A Power of Attorney (POA) is a legal document that gives someone else the authority to act on your behalf. The person who creates the POA is referred to as the “donor” or “principal,” and the person who is given the authority is referred to as the “donee” or “attorney”. The authority granted by a POA can be very broad or very limited, depending on the terms specified in the document.
There are three main types of POA:
- General Power of Attorney (All affairs): This type of POA gives the attorney broad powers to handle the donor’s financial affairs, including the ability to buy and sell property, manage bank accounts, and make investments.
- Specific Power of Attorney: This type of POA gives the attorney powers to handle the principal’s specific affairs, such as selling a property, buying a property a car, etc.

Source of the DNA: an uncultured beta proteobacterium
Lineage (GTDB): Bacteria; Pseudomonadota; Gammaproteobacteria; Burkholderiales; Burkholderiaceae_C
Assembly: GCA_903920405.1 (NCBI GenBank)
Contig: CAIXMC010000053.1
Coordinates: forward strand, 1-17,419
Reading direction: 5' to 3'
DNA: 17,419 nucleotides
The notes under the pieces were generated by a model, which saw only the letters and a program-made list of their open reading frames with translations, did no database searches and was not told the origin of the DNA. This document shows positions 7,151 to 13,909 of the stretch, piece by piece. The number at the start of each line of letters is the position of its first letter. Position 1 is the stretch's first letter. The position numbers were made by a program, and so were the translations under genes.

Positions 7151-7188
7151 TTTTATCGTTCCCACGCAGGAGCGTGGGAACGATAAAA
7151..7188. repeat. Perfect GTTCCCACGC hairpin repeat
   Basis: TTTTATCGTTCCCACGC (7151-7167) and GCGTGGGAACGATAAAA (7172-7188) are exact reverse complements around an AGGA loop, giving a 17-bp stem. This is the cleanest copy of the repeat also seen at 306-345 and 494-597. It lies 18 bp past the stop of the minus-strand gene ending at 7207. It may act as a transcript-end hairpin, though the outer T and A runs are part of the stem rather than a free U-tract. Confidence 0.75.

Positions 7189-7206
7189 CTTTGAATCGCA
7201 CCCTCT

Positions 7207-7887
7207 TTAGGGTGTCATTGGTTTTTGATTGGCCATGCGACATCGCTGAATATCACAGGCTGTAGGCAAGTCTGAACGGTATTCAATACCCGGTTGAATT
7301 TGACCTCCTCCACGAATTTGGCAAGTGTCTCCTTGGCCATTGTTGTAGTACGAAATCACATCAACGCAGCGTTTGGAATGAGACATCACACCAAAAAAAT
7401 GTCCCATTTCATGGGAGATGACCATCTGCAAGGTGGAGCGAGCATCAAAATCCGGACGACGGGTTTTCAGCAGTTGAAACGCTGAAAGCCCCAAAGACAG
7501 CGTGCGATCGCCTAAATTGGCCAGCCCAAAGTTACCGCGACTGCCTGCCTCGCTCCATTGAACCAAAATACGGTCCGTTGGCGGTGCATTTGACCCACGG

- Lasting Power of Attorney (LPA): This type of POA remains in effect even if the donor becomes mentally incapacity, ie. lacks mental capacity, allowing the donee to continue to act on the principal’s behalf.
In making a POA, it is important to consider the validity period of the POA, usually for a period of months or years, and whether it can be revoked within that stipulated period.
It’s important to note that a POA is a serious responsibility and should only be given to someone whom you trust completely. It’s also a good idea to consult with a lawyer before creating a POA to ensure that it complies with the laws of your country and properly reflects your wishes.